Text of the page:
Production values are worlds higher than “Forbidden Zone,” which is the yardstick I use for these things, and bear in mind that this is a film that’s intended for really young kids. I *loved* this movie in first and second grade, and probably third as well. All my little friends loved it, too, and I don’t remember anyone talking trash about it back in the day. It’s perfectly acceptable for kids in the same way that Barney the Purple Dinosaur and Romper Room are entirely acceptable for kids. They see and experience things differently than we do, so it’s kind of disingenuous to complain about the movie because it doesn’t have gore and knife fights and gory knife fights and a heavy metal soundtrack and whatnot because obviously those things aren’t age appropriate.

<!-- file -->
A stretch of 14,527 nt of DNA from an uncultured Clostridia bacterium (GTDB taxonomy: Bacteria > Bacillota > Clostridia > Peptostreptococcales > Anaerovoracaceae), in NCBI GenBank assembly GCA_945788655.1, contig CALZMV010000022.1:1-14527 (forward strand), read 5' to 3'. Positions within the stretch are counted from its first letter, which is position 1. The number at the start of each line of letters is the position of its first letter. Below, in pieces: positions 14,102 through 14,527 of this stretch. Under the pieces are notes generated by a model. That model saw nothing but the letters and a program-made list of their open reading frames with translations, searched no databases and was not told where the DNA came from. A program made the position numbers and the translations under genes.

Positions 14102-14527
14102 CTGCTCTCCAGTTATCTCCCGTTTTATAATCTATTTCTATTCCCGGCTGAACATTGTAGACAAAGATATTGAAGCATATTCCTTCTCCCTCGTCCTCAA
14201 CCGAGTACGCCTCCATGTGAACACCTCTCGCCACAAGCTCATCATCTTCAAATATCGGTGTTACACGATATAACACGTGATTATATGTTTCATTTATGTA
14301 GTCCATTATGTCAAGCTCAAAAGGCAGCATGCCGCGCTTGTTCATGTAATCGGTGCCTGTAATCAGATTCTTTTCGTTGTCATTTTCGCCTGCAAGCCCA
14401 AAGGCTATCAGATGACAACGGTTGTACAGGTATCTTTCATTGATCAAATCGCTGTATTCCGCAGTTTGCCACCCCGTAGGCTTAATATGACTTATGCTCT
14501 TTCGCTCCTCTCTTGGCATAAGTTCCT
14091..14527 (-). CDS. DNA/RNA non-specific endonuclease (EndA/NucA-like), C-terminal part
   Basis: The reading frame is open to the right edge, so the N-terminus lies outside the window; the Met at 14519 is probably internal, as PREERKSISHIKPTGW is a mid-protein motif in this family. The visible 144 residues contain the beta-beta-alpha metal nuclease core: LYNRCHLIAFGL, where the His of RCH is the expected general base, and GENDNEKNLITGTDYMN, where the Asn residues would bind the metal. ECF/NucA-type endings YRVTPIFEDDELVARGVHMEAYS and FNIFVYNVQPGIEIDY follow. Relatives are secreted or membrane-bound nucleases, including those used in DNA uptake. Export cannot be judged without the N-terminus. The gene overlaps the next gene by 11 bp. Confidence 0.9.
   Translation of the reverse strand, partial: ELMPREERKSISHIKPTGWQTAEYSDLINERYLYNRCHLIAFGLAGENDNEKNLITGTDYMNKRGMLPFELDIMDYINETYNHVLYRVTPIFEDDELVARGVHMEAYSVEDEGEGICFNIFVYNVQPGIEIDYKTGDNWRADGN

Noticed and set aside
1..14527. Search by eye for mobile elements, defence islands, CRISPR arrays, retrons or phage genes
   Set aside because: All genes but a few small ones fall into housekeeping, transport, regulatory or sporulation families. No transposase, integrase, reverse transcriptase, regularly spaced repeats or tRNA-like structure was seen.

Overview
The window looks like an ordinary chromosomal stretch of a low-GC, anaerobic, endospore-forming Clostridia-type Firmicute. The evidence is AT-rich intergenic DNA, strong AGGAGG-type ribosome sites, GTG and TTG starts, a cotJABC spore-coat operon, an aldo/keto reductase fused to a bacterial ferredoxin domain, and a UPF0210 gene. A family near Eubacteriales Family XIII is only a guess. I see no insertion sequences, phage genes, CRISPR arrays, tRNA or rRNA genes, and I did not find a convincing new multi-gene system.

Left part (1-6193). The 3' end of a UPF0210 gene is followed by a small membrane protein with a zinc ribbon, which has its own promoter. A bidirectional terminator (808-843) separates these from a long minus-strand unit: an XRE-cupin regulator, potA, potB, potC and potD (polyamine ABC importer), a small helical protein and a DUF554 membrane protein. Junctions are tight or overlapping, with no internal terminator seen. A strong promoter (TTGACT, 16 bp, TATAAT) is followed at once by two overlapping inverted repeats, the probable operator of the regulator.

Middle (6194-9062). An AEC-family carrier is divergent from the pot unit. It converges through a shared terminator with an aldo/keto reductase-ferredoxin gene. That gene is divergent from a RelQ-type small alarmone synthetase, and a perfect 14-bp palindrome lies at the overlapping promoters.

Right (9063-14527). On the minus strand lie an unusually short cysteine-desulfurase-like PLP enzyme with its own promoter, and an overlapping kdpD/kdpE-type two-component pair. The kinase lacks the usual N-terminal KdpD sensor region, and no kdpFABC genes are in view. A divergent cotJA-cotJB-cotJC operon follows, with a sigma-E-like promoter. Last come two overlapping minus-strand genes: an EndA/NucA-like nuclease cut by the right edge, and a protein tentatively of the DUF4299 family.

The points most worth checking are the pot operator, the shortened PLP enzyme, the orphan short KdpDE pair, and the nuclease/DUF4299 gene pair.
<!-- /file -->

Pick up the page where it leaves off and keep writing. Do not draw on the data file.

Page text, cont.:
Unlike most of the people who run SF fansites, I have no real pretension. I’m an idiot, and I admit that freely. Rather than try to hide my mistakes, I draw attention to them, fess up, and move on. Case in point: I wrote this whole review assuming the little blonde girl was Pia Zadora. In fact, she’s not. She’s Donna Confortini, who never did anything in film apart form this movie. Pa Zadora is “Girmar,” the little Martian girl. Wow! What a huge mistake to make! Now, a lesser man than me would go through the review and fix that, trying to cover his tracks, but not me: I’m just honest and lazy enough to leave it the way I wrote it. Pia would have been about 10 when this movie was made. Despite being a bit old for that sort of thing by then, Pia would go on to have a minor career playing a sex kitten in movies that were essentially cheap sexed-up uncredited remakes of other movies: “Butterfly” (1982) was a slutty version of “Lolita” (1961), and “The Lonely Lady” (1983) was an even more slutty version of “The Oscar” (1966).